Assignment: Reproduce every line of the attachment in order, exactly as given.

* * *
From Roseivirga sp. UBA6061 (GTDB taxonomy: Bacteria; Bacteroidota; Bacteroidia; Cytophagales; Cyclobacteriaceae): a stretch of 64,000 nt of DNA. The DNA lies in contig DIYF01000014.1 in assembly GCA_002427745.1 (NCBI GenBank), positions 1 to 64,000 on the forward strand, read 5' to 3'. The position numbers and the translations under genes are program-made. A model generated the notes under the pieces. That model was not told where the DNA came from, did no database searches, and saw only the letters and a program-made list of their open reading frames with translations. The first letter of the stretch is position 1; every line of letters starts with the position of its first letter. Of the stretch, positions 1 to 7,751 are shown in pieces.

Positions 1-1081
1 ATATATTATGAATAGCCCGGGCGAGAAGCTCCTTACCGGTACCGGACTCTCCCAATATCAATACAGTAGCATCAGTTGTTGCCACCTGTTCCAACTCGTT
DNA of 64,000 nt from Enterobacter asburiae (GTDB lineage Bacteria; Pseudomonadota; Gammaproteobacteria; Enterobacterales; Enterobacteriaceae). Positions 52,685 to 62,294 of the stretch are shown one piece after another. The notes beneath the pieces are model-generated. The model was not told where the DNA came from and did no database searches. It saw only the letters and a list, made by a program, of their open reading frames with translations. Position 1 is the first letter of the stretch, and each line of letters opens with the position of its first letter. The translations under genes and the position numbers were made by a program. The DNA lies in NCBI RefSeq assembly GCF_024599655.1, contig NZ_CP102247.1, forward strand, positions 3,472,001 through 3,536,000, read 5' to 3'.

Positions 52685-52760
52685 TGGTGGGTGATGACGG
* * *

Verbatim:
From Roseivirga sp. UBA6061 (GTDB taxonomy: Bacteria; Bacteroidota; Bacteroidia; Cytophagales; Cyclobacteriaceae): a stretch of 64,000 nt of DNA. The DNA lies in contig DIYF01000014.1 in assembly GCA_002427745.1 (NCBI GenBank), positions 1 to 64,000 on the forward strand, read 5' to 3'. The position numbers and the translations under genes are program-made. A model generated the notes under the pieces. That model was not told where the DNA came from, did no database searches, and saw only the letters and a program-made list of their open reading frames with translations. The first letter of the stretch is position 1; every line of letters starts with the position of its first letter. Of the stretch, positions 1 to 7,751 are shown in pieces.

Positions 1-1081
1 ATATATTATGAATAGCCCGGGCGAGAAGCTCCTTACCGGTACCGGACTCTCCCAATATCAATACAGTAGCATCAGTTGTTGCCACCTGTTCCAACTCGTT
DNA of 64,000 nt from Enterobacter asburiae (GTDB lineage Bacteria; Pseudomonadota; Gammaproteobacteria; Enterobacterales; Enterobacteriaceae). Positions 52,685 to 62,294 of the stretch are shown one piece after another. The notes beneath the pieces are model-generated. The model was not told where the DNA came from and did no database searches. It saw only the letters and a list, made by a program, of their open reading frames with translations. Position 1 is the first letter of the stretch, and each line of letters opens with the position of its first letter. The translations under genes and the position numbers were made by a program. The DNA lies in NCBI RefSeq assembly GCF_024599655.1, contig NZ_CP102247.1, forward strand, positions 3,472,001 through 3,536,000, read 5' to 3'.

Positions 52685-52760
52685 TGGTGGGTGATGACGG